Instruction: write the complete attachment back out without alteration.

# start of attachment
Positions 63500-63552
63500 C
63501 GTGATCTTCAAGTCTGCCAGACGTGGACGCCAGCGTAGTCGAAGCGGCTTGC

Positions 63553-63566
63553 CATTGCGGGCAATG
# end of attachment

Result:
Positions 63500-63552
63500 C
63501 GTGATCTTCAAGTCTGCCAGACGTGGACGCCAGCGTAGTCGAAGCGGCTTGC

Positions 63553-63566
63553 CATTGCGGGCAATG